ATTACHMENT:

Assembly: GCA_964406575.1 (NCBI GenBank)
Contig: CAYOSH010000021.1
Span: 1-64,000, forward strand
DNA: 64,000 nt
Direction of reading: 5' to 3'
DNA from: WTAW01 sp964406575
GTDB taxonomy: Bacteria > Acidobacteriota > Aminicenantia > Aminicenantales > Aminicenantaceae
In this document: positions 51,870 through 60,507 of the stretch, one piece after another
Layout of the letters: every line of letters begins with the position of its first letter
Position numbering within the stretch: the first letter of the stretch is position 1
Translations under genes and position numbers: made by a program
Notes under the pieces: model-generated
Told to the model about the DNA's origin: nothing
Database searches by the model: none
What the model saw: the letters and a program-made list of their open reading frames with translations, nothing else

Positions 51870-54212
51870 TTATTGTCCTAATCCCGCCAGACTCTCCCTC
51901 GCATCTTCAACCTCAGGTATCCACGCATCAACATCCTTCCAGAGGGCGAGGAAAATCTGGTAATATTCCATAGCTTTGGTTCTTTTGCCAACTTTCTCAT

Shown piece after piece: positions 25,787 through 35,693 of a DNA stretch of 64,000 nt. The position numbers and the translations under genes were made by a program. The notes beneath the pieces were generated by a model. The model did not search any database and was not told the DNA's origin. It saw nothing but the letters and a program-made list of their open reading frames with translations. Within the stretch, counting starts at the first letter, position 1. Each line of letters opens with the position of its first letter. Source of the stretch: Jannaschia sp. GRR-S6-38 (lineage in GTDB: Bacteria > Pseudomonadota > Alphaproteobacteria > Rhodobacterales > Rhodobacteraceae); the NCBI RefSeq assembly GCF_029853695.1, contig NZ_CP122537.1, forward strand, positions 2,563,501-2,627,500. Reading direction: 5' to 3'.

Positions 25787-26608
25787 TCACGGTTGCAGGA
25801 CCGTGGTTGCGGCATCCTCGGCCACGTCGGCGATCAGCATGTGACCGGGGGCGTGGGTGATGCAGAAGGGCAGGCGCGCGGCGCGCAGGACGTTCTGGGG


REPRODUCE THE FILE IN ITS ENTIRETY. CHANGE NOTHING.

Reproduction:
Assembly: GCA_964406575.1 (NCBI GenBank)
Contig: CAYOSH010000021.1
Span: 1-64,000, forward strand
DNA: 64,000 nt
Direction of reading: 5' to 3'
DNA from: WTAW01 sp964406575
GTDB taxonomy: Bacteria > Acidobacteriota > Aminicenantia > Aminicenantales > Aminicenantaceae
In this document: positions 51,870 through 60,507 of the stretch, one piece after another
Layout of the letters: every line of letters begins with the position of its first letter
Position numbering within the stretch: the first letter of the stretch is position 1
Translations under genes and position numbers: made by a program
Notes under the pieces: model-generated
Told to the model about the DNA's origin: nothing
Database searches by the model: none
What the model saw: the letters and a program-made list of their open reading frames with translations, nothing else

Positions 51870-54212
51870 TTATTGTCCTAATCCCGCCAGACTCTCCCTC
51901 GCATCTTCAACCTCAGGTATCCACGCATCAACATCCTTCCAGAGGGCGAGGAAAATCTGGTAATATTCCATAGCTTTGGTTCTTTTGCCAACTTTCTCAT

Shown piece after piece: positions 25,787 through 35,693 of a DNA stretch of 64,000 nt. The position numbers and the translations under genes were made by a program. The notes beneath the pieces were generated by a model. The model did not search any database and was not told the DNA's origin. It saw nothing but the letters and a program-made list of their open reading frames with translations. Within the stretch, counting starts at the first letter, position 1. Each line of letters opens with the position of its first letter. Source of the stretch: Jannaschia sp. GRR-S6-38 (lineage in GTDB: Bacteria > Pseudomonadota > Alphaproteobacteria > Rhodobacterales > Rhodobacteraceae); the NCBI RefSeq assembly GCF_029853695.1, contig NZ_CP122537.1, forward strand, positions 2,563,501-2,627,500. Reading direction: 5' to 3'.

Positions 25787-26608
25787 TCACGGTTGCAGGA
25801 CCGTGGTTGCGGCATCCTCGGCCACGTCGGCGATCAGCATGTGACCGGGGGCGTGGGTGATGCAGAAGGGCAGGCGCGCGGCGCGCAGGACGTTCTGGGG